Linen is bleached to remove the lignin in an attempt to render it pure white. The more quantitative the bleaching process the whiter the product. The bands of different color on the Shroud are the result of different amounts of lignin left from the bleaching process. The tape samples reflect this variation as observed differences among quantitative measurements of lignin on the fibers.16

A conservator at Turin’s Museum of Egyptology, Anna Maria Donadoni[24], pointed out locations where batches of yarn ended in the weave and new yarn had been inserted in order to continue weaving. The yarn ends were laid side by side, and the weave was compressed with the comb. The ends are often visible, and the overlaps appear to correspond to zones of different color in the weave.

I believe that the observations of bands of different colors agree with Pliny the Elder’s description of ancient linen-production technology[8]. Ancient linen yarn was spun by hand on a spindle whorl. When the spindle was full, the spinner prepared a hank of yarn for bleaching by the fuller. Each hank of yarn was bleached separately, and each was a little different; indeed, different parts of the same hank show slightly different colors, a little like variegated yarn. The warp yarn was protected with starch during the weaving process, making the cloth stiff. The final cloth was washed with "struthium," Saponaria officinalis, to  make it more supple.

Medieval linen was bleached as the whole cloth. Most commercial bleaching took place in "bleach fields" in the Low Countries, the genesis of the name "Holland cloth" for the Medieval backing on the Shroud. Considerable material was lost during the bleaching process, and the newer linens are less dense than ancient linens, as can be seen by comparing the Holland cloth and patches with the main part of the Shroud. The newer linens are also homogeneous. They do not show bands of different-colored yarn in the weave.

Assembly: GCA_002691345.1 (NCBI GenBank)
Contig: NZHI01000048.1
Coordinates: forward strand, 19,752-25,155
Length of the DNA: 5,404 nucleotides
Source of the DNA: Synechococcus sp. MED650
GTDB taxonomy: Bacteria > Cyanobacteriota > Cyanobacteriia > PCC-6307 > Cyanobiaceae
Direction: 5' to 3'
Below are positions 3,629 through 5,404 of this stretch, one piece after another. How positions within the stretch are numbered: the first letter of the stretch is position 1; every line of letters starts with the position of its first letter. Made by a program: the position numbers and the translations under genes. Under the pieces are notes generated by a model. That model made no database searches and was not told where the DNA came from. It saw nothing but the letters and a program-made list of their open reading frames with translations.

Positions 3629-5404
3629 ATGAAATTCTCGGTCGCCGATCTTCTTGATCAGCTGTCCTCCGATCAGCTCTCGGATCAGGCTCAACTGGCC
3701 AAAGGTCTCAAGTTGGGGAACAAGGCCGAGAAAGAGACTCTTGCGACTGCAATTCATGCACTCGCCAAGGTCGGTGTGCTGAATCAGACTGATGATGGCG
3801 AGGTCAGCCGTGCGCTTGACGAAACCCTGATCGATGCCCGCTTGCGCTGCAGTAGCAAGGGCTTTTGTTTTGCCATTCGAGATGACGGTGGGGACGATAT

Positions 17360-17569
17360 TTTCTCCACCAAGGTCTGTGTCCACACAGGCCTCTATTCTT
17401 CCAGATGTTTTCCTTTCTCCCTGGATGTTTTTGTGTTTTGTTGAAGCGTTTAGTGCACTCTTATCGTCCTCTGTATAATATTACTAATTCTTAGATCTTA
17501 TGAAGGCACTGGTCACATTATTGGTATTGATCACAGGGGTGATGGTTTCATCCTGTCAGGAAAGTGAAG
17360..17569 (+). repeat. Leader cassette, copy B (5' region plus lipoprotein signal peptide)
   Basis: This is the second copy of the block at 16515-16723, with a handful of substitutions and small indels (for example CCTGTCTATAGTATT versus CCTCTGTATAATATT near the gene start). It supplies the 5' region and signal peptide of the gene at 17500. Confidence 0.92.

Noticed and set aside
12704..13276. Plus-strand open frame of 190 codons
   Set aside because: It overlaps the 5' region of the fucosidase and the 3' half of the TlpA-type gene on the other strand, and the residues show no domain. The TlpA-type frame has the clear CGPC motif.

A phloroglucinol-hydrochloric-acid reagent detects vanillin (4-hydroxy-2-methoxybenzaldehyde) with great sensitivity. Fresh lignin evolves vanillin in the reagent. You can often smell the vanillin that is evolved from the lignin of warm pine-tree bark. The lignin loses vanillin with time and temperature. The lignin on older samples of linen gives progressively weaker tests for vanillin as age increases. The lignin on Shroud samples does not give the test. That fact could indicate either significant age for the Shroud or accelerated aging of the lignin as a result of heating during the fire of AD 1532. Differences between amounts of lignin on linen fibers in the Raes samples and on Shroud fibers are significant. There is probably a similar difference between the radiocarbon samples and the main part of the Shroud.

A little over a year ago a reader of this blog wrote to me saying:

I hate to inform you but Ray Rogers was wrong. Pliny the Elder never said that Saponaria officinalis was used in the bleaching of linen. What he said is, “There is another kind of wild poppy (a spurge rather, Euphorbia esula of Linnaeus), known as "heraclion" by some persons, and as "aphron" by others. The leaves of it, when seen from a distance, have all the appearance of sparrows; the root lies on the surface of the ground, and the seed has exactly the colour of foam. This plant is used for the purpose of bleaching linen cloths in summer.” — Pliny the Elder, The Natural Histories, Book 20, Chap.79

The heraclion plant is not Struthium (soapwort, Saponaria officinalis).

I wrote back at the time:

It was Theophrastus who said that struthium was used for bleaching linen. Pliny, according to some sources, misunderstood Theophrastus to mean heraclion.

Was Saponaria officinalis used for bleaching linen 2000 years ago? Yes. Do we need to correct about a million web pages at this point? Probably.

It is a bit curious where Rogers got his information.

Now as for the truth about banding. My guess is that Rogers is right; Medieval linen, particularly in Europe, was field bleached because the technology and the linen production industry had advanced by that time. How do we prove it?

Disappearing Shaded Bands

December 15, 2013 15 comments

imageJohn Klotz writes:

In reviewing the presentation of Benford-Marino at the 2008 Ohio Shroud conference, I came across something I had not taken note of before:

"’Another distinctive characteristic of the cloth also points to a pre-medieval origin of the Shroud. Although debated in the past, image-analyses tools and techniques have clearly identified the existence of horizontal and vertical bands throughout the Shroud. According to the Cambridge Textile Book,"Tapestry-woven coverlets and hangings were characterized in Hellenistic and early Roman times by ‘shaded bands’, which incorporated subtle colours of graded yarns. Combined later with figured designs, shaded bands had vanished by the fourth century’ (22). Thus, the Shroud, with its shaded bands could not likely have been created after the fourth century."

Footnote 22 reads:

"22. D. Jenkins, (ed.). The Cambridge History of Western Textiles (vol.1). Cambridge:

Cambridge University Press: 113 (2003)."